By Jason Rohr, Ph.D. and Thomas Raffel, Ph.D.
We had similar interests as kids: a love for amphibians and exploring wetlands, and a passion for puzzles and mystery and detective movies. So, it should be no surprise that we both turned out to be scientists studying the mystery of global amphibian declines. Working to figure out how all the “puzzle pieces” of climate change, environment, and other factors contribute to the mysterious global decline of amphibians is like living in our own mystery movie: a pair of scientist Sherlock Holmes-like detectives serving as interpreters for the frogs who cannot reveal clues or communicate directly.
Upon examining the literature, we noticed that declines of Latin American frogs were occurring under three scenarios: declines were occurring in (1) warm years, in (2) cool seasons, and at (3) high elevations. What caused this peculiar pattern? The key was to find the common link among all three.
What we discovered, with research supported by EPA funds, was that the common link was temperature variability.
Frogs exposed to (1) warm years, (2) cool seasons, or (3) high elevations all experienced more variability in temperature—at both daily and monthly time scales—than those not (that is, frogs exposed to cool years, warm seasons, and low elevations).
Another clue: chytrid fungus. We found that both daily and monthly temperature variability served as positive predictors of amphibian declines thought to be caused by the fungus. Hence, the missing link seemed to be temperature variability.
We suspected that we were on to something. We hypothesized that pathogens such as chytrid fungus might benefit from temperature shifts and extremes because they are smaller and have faster metabolisms than their ectothermic (also known as “cold blooded”) hosts, and thus might acclimate faster than their hosts after an abrupt shift to a new temperature.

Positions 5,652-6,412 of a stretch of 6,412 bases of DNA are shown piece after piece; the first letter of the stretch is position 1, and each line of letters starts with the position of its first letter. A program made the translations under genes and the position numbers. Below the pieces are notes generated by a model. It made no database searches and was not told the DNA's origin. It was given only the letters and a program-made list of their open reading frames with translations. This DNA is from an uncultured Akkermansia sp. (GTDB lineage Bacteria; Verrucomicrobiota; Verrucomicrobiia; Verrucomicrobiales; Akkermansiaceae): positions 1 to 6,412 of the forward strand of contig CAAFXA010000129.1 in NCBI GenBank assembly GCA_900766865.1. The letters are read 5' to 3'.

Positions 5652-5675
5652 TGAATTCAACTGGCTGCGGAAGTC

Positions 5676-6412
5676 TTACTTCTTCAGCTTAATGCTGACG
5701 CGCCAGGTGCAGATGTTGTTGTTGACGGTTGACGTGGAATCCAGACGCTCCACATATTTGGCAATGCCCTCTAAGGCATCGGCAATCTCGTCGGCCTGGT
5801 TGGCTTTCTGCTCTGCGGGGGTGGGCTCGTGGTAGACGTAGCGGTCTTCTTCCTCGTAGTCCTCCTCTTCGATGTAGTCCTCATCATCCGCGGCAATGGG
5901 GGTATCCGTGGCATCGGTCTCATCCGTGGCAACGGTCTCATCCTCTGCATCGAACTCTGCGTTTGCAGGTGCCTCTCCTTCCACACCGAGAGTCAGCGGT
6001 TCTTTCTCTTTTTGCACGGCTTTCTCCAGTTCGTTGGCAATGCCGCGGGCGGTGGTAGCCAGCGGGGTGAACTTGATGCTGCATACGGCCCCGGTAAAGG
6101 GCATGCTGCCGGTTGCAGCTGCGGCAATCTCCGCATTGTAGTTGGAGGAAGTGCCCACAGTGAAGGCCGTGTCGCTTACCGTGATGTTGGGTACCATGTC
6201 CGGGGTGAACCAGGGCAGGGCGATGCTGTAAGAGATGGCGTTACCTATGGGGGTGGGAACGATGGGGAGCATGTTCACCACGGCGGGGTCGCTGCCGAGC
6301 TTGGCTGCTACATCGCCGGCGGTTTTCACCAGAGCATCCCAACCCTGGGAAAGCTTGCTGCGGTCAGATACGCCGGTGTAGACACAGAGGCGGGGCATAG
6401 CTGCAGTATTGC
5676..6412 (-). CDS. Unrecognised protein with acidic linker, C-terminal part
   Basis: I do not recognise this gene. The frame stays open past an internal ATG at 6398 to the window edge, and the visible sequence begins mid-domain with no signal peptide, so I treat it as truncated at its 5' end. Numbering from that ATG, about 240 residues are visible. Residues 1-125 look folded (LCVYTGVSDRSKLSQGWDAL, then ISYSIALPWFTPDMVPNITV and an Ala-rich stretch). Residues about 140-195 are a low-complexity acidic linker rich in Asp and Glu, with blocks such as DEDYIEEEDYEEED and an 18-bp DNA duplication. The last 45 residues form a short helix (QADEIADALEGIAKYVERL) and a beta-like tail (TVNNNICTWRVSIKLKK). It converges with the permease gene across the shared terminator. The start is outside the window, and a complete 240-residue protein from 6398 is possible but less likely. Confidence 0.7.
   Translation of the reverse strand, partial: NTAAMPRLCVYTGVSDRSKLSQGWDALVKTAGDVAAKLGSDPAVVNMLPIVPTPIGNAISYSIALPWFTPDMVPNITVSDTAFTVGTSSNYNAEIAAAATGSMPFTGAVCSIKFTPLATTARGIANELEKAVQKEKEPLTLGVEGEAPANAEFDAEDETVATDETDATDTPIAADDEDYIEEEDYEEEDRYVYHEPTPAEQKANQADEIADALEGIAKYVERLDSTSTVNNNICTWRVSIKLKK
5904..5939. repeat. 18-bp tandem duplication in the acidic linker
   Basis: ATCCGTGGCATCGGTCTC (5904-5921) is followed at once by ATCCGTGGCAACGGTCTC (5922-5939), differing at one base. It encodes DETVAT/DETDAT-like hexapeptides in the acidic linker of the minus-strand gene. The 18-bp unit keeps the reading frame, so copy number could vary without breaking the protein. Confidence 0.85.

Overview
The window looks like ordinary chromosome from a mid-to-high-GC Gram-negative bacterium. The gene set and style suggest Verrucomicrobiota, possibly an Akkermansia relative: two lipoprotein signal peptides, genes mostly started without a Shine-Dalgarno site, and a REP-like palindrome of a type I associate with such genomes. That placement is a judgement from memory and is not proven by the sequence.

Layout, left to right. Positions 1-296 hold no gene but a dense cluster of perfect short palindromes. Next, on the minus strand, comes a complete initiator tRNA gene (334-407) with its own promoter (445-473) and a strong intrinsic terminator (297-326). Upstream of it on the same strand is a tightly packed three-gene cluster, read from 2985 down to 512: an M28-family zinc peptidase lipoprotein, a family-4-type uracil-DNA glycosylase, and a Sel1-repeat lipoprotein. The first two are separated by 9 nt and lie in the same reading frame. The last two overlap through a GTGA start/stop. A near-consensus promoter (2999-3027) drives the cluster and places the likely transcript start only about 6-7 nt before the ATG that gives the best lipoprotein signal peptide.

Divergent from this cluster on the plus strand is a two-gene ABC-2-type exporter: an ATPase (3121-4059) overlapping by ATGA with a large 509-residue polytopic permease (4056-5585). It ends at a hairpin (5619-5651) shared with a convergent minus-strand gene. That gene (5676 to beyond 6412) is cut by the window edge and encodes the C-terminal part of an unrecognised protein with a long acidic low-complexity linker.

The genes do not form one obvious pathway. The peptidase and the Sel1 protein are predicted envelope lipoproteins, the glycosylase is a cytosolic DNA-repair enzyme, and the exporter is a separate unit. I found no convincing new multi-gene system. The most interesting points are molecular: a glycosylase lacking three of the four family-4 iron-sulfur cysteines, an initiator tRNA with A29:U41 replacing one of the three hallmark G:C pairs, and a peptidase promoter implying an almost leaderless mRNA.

We conducted a series of experiments to test our hypothesis and to see if it offered a causal (“cause-and-effect”) explanation for the patterns we saw for frogs living in the field.
We discovered that frogs exposed to temperature shifts at daily and monthly time scales not only had more chytrid fungus, but were also more likely to die from these infections than frogs living in areas with more constant temperatures. Given that temperature variability and extremes are increasing in many regions, this work suggests that climate change might be a culprit in amphibian declines.
We now are trying to serve as detectives and interpreters for other declining animals by testing whether temperature shifts spark increases in their disease risk, and whether such temperature shifts benefit pathogens in general. That is, we are trying to determine if the story of the frogs is just one piece of a larger puzzle.
About the authors:
Jason Rohr, Ph.D., is an EPA-funded Associate Professor in the Integrative Biology Department of the University of South Florida. He studies interactions among climate change, pollution, and disease.
Thomas Raffel, Ph.D., is an EPA-funded Assistant Professor in the Department of Biological Sciences at Oakland University. He uses a combination of field studies, experiments, and modeling to study the ecology of parasitism in aquatic systems.